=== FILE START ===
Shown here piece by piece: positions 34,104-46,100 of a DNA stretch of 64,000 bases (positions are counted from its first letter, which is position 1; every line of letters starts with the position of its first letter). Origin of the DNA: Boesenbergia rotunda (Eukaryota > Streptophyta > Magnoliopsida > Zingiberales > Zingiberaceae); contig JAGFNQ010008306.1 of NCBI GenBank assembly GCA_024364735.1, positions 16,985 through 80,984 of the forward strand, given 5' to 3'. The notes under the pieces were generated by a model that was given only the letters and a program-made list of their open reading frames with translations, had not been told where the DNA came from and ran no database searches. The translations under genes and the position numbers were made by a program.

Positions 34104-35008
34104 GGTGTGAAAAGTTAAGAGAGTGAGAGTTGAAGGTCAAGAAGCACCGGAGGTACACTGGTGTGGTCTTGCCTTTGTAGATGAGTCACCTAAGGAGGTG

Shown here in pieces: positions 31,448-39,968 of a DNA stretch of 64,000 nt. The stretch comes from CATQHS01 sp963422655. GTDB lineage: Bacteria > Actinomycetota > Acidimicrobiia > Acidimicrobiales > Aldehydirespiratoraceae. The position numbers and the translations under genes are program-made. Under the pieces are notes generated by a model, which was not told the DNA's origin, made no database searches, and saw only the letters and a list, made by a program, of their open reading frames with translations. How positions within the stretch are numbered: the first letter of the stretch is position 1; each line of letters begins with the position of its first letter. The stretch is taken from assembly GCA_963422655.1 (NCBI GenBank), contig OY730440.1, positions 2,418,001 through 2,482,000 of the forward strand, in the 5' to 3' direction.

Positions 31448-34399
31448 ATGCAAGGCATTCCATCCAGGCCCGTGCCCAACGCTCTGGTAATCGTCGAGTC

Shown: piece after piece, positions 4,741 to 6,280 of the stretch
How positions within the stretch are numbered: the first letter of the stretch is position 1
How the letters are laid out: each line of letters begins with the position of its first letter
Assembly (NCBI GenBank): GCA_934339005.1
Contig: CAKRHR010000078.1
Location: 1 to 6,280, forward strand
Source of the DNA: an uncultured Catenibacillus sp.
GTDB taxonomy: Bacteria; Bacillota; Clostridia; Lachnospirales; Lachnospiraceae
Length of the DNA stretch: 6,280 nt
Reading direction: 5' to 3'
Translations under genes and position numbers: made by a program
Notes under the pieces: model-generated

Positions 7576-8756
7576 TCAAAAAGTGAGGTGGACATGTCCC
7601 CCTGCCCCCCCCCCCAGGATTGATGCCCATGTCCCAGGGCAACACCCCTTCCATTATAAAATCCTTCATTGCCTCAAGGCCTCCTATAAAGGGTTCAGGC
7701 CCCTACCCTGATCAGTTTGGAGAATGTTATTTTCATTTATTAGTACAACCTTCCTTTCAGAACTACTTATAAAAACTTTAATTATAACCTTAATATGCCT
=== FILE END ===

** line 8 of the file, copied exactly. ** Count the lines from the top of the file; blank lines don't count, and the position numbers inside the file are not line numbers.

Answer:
How positions within the stretch are numbered: the first letter of the stretch is position 1